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Turn-based tactical squadgame: Timeunits or actions per turn?

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Hi

Im doing a game similar to xcom (both new and old dos versions), fallout tactics, hard west etc. You build bases, train and recruit a squad of soldiers and do missions in turn-based fashion. The setting is present-day civil war in a fictional country in africa.

 

First i designed it with time units: each soldier have different amount of TUs depending on stats, all weapon reload, and different firing mode cost different amount of TU. Movement cost TU depending on lenght of the move (like old XCOM and fallout tactics).

 

However, this was mainly for nostalgia reasons (i understand now). So im planning to change it to a more distinct /simplified version with a couple of "actions" per soldier instead (like most games do nowadays). The TU-system is cool and gives a lot of old-school simulation feeling. But it slows down the game alot and forces the player to calculate alot (or be frustrated becouse ending up with 14 TU but needing 15 TU to actually fire/do something else).

 

1. What are your general input about TUs vs APT (actions per turn)?

 

2. I will most likely change to APT. Standard these days is 2 APT, which works like this:
    a. Move short and shoot

    b. Just shoot (typically no benifit so you might as well move as well)

    c. Move long (double move) or use special equipment.

 

What would happen if each soldier has 3 APT instead of 2? I want some more details than most games, such as different firing modes. A draft:

 

1 AP: move (for max X tiles depending on stats). You can also move double or triple lenght by spending more AP.

1 AP: quick actions like snap shot or reload pistol

2 AP: slow actions like aimed shot, burst-fire, reload main weapon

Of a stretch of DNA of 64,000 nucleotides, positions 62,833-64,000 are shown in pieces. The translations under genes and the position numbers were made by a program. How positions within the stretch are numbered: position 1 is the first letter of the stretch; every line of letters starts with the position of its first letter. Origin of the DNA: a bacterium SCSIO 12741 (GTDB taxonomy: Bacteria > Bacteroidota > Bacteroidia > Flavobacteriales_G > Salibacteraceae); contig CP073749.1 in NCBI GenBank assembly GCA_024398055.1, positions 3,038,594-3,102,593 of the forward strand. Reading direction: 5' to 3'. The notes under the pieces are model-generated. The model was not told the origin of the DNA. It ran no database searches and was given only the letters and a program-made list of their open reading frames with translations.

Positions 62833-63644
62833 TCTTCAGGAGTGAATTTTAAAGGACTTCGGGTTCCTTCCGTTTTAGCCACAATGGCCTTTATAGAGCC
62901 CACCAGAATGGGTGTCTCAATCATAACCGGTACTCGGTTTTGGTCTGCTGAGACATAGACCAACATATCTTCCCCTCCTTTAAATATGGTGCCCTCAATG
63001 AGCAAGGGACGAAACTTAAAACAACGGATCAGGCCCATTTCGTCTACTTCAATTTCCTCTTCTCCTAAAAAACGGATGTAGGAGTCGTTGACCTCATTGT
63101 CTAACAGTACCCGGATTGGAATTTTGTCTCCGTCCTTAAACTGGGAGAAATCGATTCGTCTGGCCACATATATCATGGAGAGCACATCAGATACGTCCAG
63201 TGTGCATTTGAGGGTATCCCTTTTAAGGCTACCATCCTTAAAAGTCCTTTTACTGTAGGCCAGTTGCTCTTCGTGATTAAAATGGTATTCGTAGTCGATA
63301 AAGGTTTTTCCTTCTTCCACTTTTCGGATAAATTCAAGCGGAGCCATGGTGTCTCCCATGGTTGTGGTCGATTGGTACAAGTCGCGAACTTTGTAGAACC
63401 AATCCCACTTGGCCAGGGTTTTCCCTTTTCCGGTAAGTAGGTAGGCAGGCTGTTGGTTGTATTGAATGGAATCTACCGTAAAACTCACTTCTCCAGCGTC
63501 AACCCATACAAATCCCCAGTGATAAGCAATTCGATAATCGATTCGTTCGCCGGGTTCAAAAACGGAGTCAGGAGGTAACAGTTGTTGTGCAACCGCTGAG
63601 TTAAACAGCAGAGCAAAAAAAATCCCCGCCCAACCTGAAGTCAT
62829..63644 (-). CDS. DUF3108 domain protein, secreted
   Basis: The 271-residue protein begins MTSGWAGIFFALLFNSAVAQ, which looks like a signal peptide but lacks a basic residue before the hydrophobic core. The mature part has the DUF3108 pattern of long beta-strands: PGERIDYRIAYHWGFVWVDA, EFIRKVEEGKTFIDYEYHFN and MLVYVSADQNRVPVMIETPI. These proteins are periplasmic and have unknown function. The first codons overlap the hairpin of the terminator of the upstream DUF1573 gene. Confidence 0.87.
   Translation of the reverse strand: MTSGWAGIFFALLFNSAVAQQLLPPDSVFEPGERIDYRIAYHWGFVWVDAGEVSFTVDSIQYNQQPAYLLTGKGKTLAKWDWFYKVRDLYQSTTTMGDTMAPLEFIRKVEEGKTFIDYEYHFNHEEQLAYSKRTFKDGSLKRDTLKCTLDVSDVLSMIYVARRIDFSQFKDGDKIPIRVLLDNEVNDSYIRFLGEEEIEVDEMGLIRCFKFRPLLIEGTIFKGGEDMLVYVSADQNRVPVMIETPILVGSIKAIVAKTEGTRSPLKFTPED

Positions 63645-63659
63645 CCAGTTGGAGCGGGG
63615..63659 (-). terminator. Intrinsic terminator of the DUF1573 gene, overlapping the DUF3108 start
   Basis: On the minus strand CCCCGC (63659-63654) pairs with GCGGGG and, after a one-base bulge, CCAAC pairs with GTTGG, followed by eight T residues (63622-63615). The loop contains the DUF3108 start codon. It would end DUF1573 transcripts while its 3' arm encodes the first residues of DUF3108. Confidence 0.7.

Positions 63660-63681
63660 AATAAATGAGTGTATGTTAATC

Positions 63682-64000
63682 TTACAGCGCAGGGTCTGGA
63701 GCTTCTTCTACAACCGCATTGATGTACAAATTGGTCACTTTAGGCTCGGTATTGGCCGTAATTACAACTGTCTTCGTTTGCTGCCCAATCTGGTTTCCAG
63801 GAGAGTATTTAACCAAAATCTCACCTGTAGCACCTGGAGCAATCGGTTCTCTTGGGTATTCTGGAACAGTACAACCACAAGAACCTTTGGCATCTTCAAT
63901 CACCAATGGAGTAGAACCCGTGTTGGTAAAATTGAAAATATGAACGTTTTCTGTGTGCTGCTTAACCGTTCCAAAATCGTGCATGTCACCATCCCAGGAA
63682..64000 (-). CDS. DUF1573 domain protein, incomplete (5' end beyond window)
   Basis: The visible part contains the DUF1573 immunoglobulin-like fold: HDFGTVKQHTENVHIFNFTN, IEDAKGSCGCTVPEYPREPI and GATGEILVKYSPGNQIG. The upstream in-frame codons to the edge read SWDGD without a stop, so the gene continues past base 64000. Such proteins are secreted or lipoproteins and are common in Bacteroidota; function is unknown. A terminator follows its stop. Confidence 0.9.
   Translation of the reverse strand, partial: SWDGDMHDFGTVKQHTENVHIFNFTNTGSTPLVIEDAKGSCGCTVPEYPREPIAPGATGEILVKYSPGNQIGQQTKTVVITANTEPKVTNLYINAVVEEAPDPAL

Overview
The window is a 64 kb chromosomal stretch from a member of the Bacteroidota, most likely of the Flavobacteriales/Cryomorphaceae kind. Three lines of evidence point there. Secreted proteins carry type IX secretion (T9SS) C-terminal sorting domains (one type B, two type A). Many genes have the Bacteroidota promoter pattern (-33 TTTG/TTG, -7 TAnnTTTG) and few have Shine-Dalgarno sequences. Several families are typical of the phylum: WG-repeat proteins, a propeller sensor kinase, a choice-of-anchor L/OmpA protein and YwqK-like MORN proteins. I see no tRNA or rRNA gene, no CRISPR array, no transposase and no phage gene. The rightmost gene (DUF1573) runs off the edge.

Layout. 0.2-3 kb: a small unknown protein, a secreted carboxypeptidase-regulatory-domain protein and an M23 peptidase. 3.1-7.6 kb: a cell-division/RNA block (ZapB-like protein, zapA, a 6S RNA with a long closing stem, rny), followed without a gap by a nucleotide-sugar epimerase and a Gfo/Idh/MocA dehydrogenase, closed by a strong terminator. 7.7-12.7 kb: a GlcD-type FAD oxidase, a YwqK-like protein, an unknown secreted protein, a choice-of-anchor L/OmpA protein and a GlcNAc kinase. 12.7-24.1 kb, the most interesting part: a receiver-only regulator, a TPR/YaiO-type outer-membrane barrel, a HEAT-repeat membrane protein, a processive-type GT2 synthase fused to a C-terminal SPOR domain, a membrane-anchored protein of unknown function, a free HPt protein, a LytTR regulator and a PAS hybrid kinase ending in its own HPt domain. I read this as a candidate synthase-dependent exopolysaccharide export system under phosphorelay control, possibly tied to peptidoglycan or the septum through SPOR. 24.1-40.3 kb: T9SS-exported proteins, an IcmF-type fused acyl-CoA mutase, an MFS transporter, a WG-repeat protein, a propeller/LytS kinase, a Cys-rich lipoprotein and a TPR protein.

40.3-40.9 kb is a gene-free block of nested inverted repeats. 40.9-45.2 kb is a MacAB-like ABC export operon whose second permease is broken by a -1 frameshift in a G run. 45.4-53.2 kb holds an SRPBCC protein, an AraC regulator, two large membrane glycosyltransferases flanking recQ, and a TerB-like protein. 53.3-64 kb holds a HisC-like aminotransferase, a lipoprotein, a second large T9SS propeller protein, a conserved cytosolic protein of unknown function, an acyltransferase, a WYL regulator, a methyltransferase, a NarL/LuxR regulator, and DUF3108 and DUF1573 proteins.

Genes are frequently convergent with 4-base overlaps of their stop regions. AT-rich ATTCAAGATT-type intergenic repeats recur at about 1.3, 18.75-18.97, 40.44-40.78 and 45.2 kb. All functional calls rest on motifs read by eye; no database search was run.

3 AP: especially slow actions like fire rocket launcher or use some special equipment like radio (can only use without moving)

 

This would maybe give more flexibility. You can move a short distance and then take 2 snap shots or 1 aimed shot. You can reload and move out of the way etc.

There might be rules that says "max 2 snap shots per turn" or whatever is needed for balance.

 

Thoughts? Or just makes it more complicated? To go further and give 4 APT seems to much to me.

Thanks

Erik

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I'd start from the feel you want and work backwards from there. Is it "shock and awe" troops pouring in with guns blazing? Or is it careful positioning, sneaking along a wall, outflanking your opponent? Is it mopping up the entire enemy force, or surgical strikes on key targets against a much larger force you can't beat in a firefight? Do I keep my squad close together to maximize firepower, or do we spread out to outflank the enemy and cover each other? Is it a heavily armored knock-down drag-out shoot out, or is a misstep out into the fire-zone instantly fatal?

 

I'd also make the action choice in conjunction with other tactical decisions. Is sight symmetric or asymmetric (can my forces stand safely behind a corner and pop out to take shots, or if I can hit somebody can they hit me?) Is there automatic return fire if I get into an opponents line of sight on my turn? (and if so, is that conditioned on them having saved up actions? Does the attacker or the defender get the first shot?)

 

Regarding TU calculation complexity, I think a good interface goes a long way to relieving that. When you mouse over a tile, it should give you an indication of whether you'll be able to do a full attack, partial attack or no attack from there. I'd even allow the player to right click to simulate ending the turn there: if I stop there, can I get to the cover next turn and still have a partial attack left?